Nicosia was the main area of conflict and three squadrons of our Wing were rushed to RAF Nicosia where we were briefed and allocated areas of responsibilty for peace-keeping.  Geoff Rochester (a close friend then and now) and I were given the job of setting up a Wing Headquarters, Operations, Briefing and Intelligence Unit, in a mobile caravan which was parked on a street in our area of Nicosia - in quiet times we slept in the caravan on the floor or in times of stand-down from a hectic spell of duty, under the caravan.  Bathing, meals and other necessities were on a ‘catch as catch can’ basis. 

Often we were called on to go out and man roads, keeping Greeks and Turks apart, literally.  It came close to physical encounters between them and while arms were evident, thank God, they were not used while we were on duty.  One shot would have sparked wholesale shooting, with us between the protagonists. Once we were called to a house where Greeks had killed a mother and her two young children - dumping them in the bath - it was a grim sight! 

On another occasion, at the request of the Turkish Vice-President of Cyprus, we had to send some eight vehicles, drivers and escorts, to a remote Turkish village which had been levelled to the ground by Greek elements using tractors and other heavy, armour-plated vehicles.  The bodies of those killed were brought back and handed over to the Vice President in the Turkish part of walled Nicosia.  Numerous reports of missing persons came into our Operations Room but it was not our task to be deeply involved in any location exercise.  Our patrolling took us out as far as Kyrenia and it was on this road that an Army Major friend, with his jeep and driver, disappeared.

Some relief came when we were taken off the street and moved into accommodation at the Ledra Palace Hotel (now the H.Q. of United Nations Forces) which was on the line dividing Turk and Greek and is now known as ‘the Green Line’.   After six weeks I got 4 hours leave to go to Limassol to see the family and the next break was a 48 hour pass in February 1964 to see the family who were being evacuated to England and for me to prepare our Married Quarter for handing over.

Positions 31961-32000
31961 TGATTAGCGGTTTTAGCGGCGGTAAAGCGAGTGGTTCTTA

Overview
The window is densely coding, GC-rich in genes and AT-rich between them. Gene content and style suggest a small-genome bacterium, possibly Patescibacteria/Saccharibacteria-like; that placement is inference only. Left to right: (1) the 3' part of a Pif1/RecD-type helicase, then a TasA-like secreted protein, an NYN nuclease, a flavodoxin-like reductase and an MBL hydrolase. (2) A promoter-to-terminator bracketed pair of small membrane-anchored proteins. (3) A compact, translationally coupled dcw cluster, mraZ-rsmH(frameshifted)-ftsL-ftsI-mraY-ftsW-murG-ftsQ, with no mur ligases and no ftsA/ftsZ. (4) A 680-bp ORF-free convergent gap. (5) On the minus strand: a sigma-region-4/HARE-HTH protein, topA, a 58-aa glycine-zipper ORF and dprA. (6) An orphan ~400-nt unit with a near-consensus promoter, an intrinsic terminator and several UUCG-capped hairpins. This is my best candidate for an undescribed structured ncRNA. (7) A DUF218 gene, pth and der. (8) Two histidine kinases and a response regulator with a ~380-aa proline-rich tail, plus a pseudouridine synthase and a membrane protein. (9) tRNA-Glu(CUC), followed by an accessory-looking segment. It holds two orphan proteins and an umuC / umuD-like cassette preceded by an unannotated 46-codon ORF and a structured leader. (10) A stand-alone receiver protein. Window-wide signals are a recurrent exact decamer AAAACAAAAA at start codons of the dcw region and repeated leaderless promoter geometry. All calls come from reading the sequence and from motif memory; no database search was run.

After a sorrowful farewell to the family, I returned to Nicosia where  inter-racial fighting continued and also broke out in other parts of the island.  We continued our peace-keeping and ‘intimidation to peace’ in our allotted area.  One incident I recall with amusement (there was little to laugh at in those days) was when the Manager of the Ledra Palace Hotel, where we now had our Operations Room (and the airmen were sleeping on the floor of the Ballroom), came to see me and handed me bills for our accommodation and rations.  I took the wad of paper, looked at it and found it totalled some £8000, and then put the papers back in his hands and said, ‘We were brought into this conflict at the request of Archbishop Makarios to aid the Civil Power - give the bills to him with my compliments.’  That was the last we heard.

Incidents, and rumours of same, abounded but major confrontation was restrained at the time.  When the United Nations Peace-keeping Force (supplemented by some British Army units already there) eventually arrived in Cyprus in April 1964, the RAF Regiment pulled back to Akrotiri.  The Officers’ Mess had burned down prior to Christmas when struck by lightning  (no conductors were fitted to the building) and we had to get meals where we could.  Soon after I left Cyprus and rejoined my family in the UK, where they were staying with friends from Aden days, in North Harrow.